Author: Mahfoud Amara and Ian Henry
Publisher: Institute of Sport Policy and Management, University of Loughborough
Release Date: 30 March 2010
Pages: 419-443

Britain’s hosting of the 2012 Olympics has pushed sports up the national agenda, with numerous initiatives underway at schools and colleges to establish a mood of national celebration and participation. This University of Loughborough study is thus opportune in considering access to facilities within Muslim communities in Birmingham and Leicester. The first two chapters of the report are of a theoretical nature, reviewing the sociological literature on themes such as integration, otherness, types of Muslim identity and multiculturalism. A subsequent chapter, ‘Investigating Modern Sport in/and Islam, and Sport in Muslim Contexts’ identifies the ideological and value-laden underpinnings of ‘western’ sport – and includes the interesting quote “arguments around the deification of sport stars have transformed sport to a new religion with its own proclaimed ‘demi-gods’, ‘temples’ and prophets” – taken from W. Baker’s ‘If Christ came to the Olympics’. A significant proportion of the report – 54 out of 128 pages – comprises extracts from interviews with Muslim community organisations’ representatives and officials of local government and quasi-governmental bodies.

The authors cite a finding from Birmingham City Council in 2003 indicating that the BME communities participated less in sports than other city groups: “under a third used a leisure centre/pool/club/gym in the last twelve months, compared to 42.7 % of the overall city population. The proportion drops to 12.7 % for those of Bangladeshi heritage”. This lack of take-up of facilities is even more disturbing when considering the much higher proportion of young people in the Bangladeshi community (and the Muslim population in general) in comparison with the rest of the population.

This is not to say that Muslim organizations are indifferent to the problem: the report identifies twenty-two community associations in Birmingham and Leicester, including two mosques, offering sports activities to men and in some cases to women as well. However with a population base of at least 600,000 in these two cities, this is utterly inadequate. A number of interviewees point the way forward for Muslims to benefit from mainstream sports facilities: “integration of Muslims into local and national initiatives” and “the lack of understanding in terms of what Muslim woman requires”. The report comments on the lack of female representation in the organizations participating in the study.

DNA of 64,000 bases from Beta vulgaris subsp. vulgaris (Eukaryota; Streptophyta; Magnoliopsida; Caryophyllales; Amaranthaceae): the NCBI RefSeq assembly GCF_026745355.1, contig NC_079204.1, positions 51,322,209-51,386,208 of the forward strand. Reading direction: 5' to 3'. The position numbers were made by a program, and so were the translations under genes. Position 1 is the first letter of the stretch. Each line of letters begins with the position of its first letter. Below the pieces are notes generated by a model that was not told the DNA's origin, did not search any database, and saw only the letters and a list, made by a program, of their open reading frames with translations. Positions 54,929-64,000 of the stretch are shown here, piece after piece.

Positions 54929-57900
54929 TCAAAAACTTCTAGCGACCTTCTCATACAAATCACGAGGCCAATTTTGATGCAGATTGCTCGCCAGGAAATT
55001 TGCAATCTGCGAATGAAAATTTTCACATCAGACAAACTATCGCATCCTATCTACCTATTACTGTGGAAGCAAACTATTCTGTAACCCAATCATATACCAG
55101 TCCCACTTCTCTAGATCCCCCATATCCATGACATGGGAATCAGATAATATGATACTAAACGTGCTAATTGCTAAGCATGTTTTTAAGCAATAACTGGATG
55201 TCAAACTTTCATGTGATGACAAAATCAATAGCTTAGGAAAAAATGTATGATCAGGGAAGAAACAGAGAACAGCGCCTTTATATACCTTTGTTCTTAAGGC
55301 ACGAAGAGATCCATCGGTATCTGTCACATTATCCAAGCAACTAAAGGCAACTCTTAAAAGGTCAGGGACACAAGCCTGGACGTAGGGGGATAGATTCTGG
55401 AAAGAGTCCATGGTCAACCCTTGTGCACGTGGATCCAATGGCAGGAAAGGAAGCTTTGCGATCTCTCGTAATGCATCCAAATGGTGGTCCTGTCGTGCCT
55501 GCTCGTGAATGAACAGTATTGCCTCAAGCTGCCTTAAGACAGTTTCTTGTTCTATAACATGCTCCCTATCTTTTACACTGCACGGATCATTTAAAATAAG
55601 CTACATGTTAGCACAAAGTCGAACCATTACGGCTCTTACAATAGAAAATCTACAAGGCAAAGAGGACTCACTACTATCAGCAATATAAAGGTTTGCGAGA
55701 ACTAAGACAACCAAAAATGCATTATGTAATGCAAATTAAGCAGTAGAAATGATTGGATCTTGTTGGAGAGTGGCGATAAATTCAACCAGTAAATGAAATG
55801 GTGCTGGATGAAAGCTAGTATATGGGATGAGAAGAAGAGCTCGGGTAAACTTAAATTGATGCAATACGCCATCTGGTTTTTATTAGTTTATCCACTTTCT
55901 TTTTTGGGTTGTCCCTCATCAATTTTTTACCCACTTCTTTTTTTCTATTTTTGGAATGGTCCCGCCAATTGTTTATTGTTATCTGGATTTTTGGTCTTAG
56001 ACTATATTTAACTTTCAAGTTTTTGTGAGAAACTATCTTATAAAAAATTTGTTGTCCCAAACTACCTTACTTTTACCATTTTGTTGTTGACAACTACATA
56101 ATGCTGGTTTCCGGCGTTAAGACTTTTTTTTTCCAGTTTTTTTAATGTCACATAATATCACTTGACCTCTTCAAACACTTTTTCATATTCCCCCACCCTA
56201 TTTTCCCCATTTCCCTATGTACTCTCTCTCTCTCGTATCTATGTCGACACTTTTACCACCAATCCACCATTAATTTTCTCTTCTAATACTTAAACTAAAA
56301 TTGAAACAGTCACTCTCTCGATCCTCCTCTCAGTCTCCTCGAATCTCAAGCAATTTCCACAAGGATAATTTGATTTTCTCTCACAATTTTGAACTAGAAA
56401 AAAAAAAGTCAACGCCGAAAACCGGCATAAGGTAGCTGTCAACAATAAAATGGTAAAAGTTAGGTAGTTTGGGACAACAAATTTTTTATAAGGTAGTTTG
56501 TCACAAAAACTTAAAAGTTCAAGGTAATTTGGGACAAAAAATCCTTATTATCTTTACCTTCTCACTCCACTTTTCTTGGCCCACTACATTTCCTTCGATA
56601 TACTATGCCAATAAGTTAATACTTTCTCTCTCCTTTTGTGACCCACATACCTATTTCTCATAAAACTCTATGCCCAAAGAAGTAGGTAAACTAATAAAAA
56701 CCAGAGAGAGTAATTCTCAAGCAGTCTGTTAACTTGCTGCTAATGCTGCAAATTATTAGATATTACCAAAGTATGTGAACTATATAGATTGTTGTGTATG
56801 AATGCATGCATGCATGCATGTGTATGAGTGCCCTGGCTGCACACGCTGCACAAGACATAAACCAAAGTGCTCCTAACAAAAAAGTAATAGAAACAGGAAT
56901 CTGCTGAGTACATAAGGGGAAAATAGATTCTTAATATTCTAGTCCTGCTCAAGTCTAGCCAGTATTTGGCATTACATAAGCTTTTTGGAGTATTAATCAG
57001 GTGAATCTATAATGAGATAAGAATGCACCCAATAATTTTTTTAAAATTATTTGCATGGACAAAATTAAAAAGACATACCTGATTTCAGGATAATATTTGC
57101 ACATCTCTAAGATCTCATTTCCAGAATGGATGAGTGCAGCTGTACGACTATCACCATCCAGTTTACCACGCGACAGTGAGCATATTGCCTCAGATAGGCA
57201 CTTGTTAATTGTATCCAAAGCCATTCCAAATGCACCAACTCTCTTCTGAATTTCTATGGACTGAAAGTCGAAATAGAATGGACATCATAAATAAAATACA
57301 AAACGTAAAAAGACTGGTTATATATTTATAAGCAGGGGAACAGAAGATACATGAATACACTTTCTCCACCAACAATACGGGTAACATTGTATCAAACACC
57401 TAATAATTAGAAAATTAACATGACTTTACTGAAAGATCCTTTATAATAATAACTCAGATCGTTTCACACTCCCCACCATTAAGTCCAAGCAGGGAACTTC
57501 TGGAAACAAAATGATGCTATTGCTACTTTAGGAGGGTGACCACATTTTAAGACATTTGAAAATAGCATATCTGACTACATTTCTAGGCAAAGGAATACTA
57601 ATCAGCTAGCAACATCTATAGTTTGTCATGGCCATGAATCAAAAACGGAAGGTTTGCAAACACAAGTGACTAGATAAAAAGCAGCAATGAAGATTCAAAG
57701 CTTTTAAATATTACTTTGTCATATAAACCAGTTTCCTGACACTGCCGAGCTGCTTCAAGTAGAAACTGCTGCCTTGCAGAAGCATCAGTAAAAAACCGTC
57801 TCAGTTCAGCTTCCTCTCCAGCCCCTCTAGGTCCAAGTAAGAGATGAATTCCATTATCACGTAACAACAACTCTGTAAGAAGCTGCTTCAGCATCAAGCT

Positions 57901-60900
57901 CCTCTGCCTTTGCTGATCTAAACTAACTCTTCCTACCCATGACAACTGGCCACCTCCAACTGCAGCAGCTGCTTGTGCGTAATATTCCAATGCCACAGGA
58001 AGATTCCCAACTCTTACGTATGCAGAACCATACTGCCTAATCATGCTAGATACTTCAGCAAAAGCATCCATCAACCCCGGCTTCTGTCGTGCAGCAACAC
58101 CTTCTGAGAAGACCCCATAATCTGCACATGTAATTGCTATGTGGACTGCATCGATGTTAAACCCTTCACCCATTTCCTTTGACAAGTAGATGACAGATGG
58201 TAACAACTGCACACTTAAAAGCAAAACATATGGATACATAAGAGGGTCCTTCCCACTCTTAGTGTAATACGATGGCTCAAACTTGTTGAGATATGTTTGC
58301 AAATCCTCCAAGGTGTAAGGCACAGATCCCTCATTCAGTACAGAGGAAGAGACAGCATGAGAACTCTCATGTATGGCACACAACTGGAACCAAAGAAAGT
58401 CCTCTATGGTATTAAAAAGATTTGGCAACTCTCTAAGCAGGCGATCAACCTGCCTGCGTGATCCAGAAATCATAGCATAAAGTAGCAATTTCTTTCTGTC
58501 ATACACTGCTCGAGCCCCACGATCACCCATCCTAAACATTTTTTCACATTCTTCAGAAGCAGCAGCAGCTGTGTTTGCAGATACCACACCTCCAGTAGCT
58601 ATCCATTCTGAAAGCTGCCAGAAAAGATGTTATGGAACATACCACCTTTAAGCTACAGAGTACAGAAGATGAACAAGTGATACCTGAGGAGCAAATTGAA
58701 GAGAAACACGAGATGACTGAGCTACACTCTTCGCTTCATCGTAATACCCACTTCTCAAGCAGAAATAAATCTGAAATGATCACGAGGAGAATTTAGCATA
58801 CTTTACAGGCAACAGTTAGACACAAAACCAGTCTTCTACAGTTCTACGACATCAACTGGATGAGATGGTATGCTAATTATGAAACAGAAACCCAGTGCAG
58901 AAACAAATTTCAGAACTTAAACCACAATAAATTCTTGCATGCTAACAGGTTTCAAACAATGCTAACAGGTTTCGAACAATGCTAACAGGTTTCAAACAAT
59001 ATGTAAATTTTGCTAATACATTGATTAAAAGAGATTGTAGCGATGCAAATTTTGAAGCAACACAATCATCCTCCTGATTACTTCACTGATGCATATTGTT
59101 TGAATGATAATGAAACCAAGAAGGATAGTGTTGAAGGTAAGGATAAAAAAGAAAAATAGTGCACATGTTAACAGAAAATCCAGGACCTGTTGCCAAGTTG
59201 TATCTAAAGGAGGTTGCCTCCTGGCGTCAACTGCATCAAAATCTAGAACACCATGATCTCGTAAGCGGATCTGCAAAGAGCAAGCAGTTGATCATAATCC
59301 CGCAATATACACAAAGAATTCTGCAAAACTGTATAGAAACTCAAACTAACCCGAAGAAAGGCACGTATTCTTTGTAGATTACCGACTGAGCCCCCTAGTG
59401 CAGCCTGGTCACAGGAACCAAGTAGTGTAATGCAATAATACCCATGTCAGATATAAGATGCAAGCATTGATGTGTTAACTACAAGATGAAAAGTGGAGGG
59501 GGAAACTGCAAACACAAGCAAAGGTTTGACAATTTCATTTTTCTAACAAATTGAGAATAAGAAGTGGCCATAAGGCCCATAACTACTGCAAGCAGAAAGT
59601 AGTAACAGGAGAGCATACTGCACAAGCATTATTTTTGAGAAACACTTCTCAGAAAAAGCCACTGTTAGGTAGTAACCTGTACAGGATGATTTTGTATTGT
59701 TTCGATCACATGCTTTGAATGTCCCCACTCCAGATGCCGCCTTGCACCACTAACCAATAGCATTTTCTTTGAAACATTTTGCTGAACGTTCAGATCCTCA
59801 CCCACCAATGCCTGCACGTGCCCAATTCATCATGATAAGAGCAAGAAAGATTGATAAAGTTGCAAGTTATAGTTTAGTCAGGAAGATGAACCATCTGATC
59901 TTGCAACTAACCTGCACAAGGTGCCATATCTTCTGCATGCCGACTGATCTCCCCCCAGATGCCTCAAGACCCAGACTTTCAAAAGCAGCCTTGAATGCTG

The authors’ interviews with policy makers and service providers – for example local authorities, county sports partnerships and Sport England – indicate an acknowledgment of the need for equity policies in sport, but there is “a lack of practical action”. They note that policy documents such as the Sports Equity Index “made no mention of religion or faith groups, and did not articulate how inequity experienced by religious/faith groups was to be addressed. Similarly, the Equality Standard in Sport England (2007) makes “no mention of religious differences as being a dimension to which policy actions will be addressed. The document simply outlines ‘race specific duties’, and is silent on how these duties might entail engagement with faith groups”.

The public expenditure cuts will inevitably affect sports funding, and lead to greater expectations from central and local government for community bodies to provide facilities and services.

The report has been funded by the British Academy. The project director is the Algerian academic Dr. Mahfoud Amara, lecturer in Sport and Leisure Policy and Management at Loughborough University since 2004; the report is co-authored with Professor Ian Henry.